Tag Archives: General American English (GenAm)

“Button” vs. “Butter”

Apropos of a recent conversation in the comments, it’s worth noting that Americans generally pronounce /t/ in words like “button” and “Manhattan” in a different manner than one might expect. To take one contrasting example, Americans pronounce the word “butter” … Continue reading

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Posted in American English | Tagged , | 32 Comments

NBC Pronunciation Standards

While browsing in a book shop recently, I found a dusty manual titled NBC Handbook of Pronunciation. From the 1940′s through the early 1960′s, NBC published this dictionary of sorts establishing a “standard pronunciation” for newscasters. It is clear from the … Continue reading

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Posted in American English | Tagged , | 49 Comments

Singing in Dialect, Part 2: When Brits Go GenAm

Like many young urbanites in the 2000s, I was obsessed with Joy Division. I’m not sure why this two-decades defunct* band from Manchester touched a nerve, but touch a nerve it did. Yet I always found it perplexing the way … Continue reading

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Posted in British English | Tagged , , , | 25 Comments

Pronunciation Mysteries: ‘Cinema’ and ‘Theatre’

Today’s post can be filed in the ‘questions I don’t have answers to’ box.  Two words, closely related by subject, exhibit unusual variation in dialects of English. Both, incidentally, involve going to the movies: 1.) Theatre (or theater).* In General American English … Continue reading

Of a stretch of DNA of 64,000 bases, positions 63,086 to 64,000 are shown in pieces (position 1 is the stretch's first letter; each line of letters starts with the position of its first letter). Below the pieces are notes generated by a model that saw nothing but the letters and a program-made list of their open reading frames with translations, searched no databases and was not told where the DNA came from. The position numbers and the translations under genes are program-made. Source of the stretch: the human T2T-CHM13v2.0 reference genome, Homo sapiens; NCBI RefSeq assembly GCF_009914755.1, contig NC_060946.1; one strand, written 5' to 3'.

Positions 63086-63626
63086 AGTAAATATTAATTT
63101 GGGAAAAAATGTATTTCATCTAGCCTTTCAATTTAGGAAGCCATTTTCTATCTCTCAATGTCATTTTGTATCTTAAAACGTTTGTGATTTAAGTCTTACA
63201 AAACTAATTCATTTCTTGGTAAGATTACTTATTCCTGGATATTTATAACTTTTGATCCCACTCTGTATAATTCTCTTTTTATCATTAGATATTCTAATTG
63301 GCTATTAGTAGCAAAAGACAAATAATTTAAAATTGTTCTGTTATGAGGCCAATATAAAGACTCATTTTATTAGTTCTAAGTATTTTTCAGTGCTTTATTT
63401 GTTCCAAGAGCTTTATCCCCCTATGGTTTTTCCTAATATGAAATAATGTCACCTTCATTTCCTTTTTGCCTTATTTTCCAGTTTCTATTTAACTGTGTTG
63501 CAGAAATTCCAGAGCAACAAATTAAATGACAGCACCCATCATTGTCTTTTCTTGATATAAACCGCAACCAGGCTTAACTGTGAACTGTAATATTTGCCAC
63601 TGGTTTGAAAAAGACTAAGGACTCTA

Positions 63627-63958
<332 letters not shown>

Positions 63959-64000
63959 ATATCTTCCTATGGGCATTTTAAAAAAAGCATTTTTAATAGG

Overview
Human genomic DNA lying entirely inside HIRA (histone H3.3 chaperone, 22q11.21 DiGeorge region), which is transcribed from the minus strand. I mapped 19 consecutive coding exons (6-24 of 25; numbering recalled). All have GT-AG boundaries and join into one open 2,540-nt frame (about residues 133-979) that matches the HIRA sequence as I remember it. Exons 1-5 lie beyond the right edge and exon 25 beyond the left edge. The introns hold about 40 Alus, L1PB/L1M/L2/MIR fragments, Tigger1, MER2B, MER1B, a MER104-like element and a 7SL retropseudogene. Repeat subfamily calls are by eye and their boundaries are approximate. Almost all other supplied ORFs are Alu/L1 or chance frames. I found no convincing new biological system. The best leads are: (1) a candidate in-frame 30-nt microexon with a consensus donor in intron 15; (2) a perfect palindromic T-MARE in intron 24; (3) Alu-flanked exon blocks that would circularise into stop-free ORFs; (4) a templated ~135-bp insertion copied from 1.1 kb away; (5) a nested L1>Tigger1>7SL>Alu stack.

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Posted in English Phonetics | Tagged | 51 Comments

The Goose Room and the Foot Room

Some differences in pronunciation cross traditional dialect boundaries. One such curio is the word ‘room,’ which has two common variants: one with the vowel in ‘goose,’ and the other with the ‘lax’ vowel in ‘foot.’ I use the vowel in … Continue reading

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Posted in English Phonetics | Tagged , , | 18 Comments

Stating the Obvious About Standard English

Like many language enthusiasts, I was dismayed by two recent New Yorker pieces implicitly criticizing the field of modern linguistics. The first was a negative review of Henry Hitching’s The Language Wars: A History of Proper English, the second a … Continue reading

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Posted in American English | Tagged , , | 6 Comments

On Dictionaries & Pronunciation

The fine folks over at Collins contacted me recently about their online dictionary. It’s in beta, but looks to be an excellent addition to a growing body of online word tools. I recommend checking it out here. Anyway, this got … Continue reading

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Posted in English Phonetics, Uncategorized | Tagged , , , | 41 Comments

I’m Hoarably Sorey

Canadians (or those familiar with the Canadian accent), may recognize the weak pun in today’s title: ‘I’m horribly sorry‘ can sound to someone from the UK or elsewhere a bit like ‘I’m hoarably sorey.’ (I’m using ‘hoar’ to be family friendly; … Continue reading

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Posted in American English | Tagged , , , | 38 Comments

American Ash

It’s time for us to talk about ash. ‘Ash’ refers not to the product of burnt charcoal, but rather the ‘short-a’ vowel symbolized by æ in the International Phonetic Alphabet.  In both the British Received Pronunciation and General American dialects of English, this … Continue reading

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Posted in American English | Tagged , , | 36 Comments

A Pronunciation Mystery: American ‘Father’

Sometimes the most common words have the most illogical pronunciations. Such is the case with the American pronunciation of ‘father.’ It seems so self-evident this word is pronounced with a broad a (i.e. an ‘ah’ sound) that this fact barely … Continue reading

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Posted in American English | Tagged | 77 Comments